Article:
Tuesday, August 4, 2009

5 Reasons to Join a Professional Organization

My recent post, "Are Professional Organizations Old School?," led to some great foll0w-up discussions. Below is a list of five reasons to participate in a professional organization. Special thanks to @LindaJacobson, @dquack, @vedo, @kristen_okla and Craig(comments) for weighing in online or off.

5 Reasons to Join a Professional Organization

1. Face-to-Face: There is still immense value in meeting with people face-to-face. Online tools like Twitter, Facebook, Skype, etc., have drawn us all a bit closer online, but it is still no substitute for real live interaction. Online social interaction saps non-verbal cues and much of the human element out of everyday communication.
2. Get Out: Almost all of us are guilty of being chained to our routines. Whether you sit at a desk or have a more active job, it's easy to get in a rut. By attending a professional meeting/happy hour/etc., you are getting out of the office and into the world. Anything can happen out there.
3. Meet New People: Whether you are an independent practitioner who mostly talks to your cat or an office worker who mostly interacts with the same small group of people, there's real value in branching out and having a few new conversations. Also, you learn pretty quick about which areas you(or your organization) are ahead or behind the curve.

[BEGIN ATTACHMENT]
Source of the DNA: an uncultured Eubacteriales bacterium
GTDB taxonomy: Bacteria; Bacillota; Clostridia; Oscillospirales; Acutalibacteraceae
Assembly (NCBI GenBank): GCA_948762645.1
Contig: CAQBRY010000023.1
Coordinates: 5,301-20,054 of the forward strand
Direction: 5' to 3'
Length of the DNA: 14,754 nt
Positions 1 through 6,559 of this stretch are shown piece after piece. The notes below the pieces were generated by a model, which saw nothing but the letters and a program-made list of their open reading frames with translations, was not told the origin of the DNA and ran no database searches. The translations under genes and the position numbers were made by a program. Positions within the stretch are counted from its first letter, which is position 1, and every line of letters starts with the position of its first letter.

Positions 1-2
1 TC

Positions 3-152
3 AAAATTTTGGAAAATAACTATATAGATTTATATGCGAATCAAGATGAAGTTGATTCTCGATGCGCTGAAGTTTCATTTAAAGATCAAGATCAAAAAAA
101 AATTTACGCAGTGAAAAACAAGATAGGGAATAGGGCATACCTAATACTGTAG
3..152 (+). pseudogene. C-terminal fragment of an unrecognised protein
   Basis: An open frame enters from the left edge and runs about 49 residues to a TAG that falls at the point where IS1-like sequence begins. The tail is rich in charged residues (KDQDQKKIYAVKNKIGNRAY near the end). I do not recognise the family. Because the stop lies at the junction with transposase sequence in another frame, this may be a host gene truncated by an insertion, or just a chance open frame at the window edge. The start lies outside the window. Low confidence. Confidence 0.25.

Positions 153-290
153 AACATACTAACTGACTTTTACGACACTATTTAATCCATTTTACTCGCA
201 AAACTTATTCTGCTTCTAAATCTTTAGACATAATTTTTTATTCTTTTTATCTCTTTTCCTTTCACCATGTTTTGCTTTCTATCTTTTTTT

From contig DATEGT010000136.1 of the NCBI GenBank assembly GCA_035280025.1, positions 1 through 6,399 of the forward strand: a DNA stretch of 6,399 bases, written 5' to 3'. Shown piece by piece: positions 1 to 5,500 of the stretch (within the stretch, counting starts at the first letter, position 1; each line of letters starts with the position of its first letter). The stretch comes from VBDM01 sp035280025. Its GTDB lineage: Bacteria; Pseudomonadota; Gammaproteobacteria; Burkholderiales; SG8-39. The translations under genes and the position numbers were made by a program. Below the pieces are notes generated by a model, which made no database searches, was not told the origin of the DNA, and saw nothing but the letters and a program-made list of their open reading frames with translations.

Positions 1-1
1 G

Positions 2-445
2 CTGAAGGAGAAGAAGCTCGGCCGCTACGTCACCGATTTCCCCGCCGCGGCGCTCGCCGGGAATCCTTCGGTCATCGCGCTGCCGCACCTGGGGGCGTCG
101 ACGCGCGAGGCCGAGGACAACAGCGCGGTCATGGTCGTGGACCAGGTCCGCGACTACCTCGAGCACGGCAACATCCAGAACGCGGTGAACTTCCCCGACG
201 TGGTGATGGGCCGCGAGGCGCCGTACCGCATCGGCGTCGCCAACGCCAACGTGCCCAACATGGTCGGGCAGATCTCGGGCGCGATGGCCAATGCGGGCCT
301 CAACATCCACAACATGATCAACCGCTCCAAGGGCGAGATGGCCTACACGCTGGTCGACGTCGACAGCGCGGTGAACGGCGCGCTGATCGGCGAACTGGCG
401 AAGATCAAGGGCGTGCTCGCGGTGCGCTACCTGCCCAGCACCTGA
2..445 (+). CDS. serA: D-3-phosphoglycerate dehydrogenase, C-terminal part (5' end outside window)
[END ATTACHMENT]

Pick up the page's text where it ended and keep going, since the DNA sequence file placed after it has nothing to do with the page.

4. Jobs: A bit of a no-brainer here, but there are still college students being churned out every day that think they'll be handed a job based on their amazing promise and college accomplishments. I can gig them a little because I was one of those graduates. I could not understand why employers were not as excited about me as I was about me. Even if you are not looking for a job, the connections you make today could help you down the line. Good people hire good people, not resumes.
5. Leadership Experience: Every organization I have been involved with is looking for people to head up committees and perform other functions like updating a web site, managing a LinkedIn group, lining up speakers, etc. Perhaps you are a person who needs to prove to your managers that you are leadership material. Or perhaps you simply want the valuable experience of working within a leadership group. You will also gain insight into financial aspects, politics, and other areas that are possibly not part of your regular experience.

So there's my five, do you have any to add?
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Kristie Aylett, APR said...

Great post, Terry. I get so much value from my memberships in professional organizations that I'm amazed when others deem them a waste of time and money. But then, I do much more as a member than just write a check every year.
It may be a cliche to say that it's not what you know, it's who you know, but the saying is also very true. Sitting at your desk and doing a good job is great, but it won't always help you get your next job. Who will give you a reference when you can't ask your boss for one? For me, colleagues from professional organizations have morphed into friends, mentors, co-workers, bosses, and clients. Best investment ever.

kamran said...

Well said! I have often found that the quote 'the view from behind a desk is a poor one' is true, and often truest when said about upper mgt types who shun the peer-to-peer events. Almost all of my best connections came from or were strengthened dramatically by our professional org. events.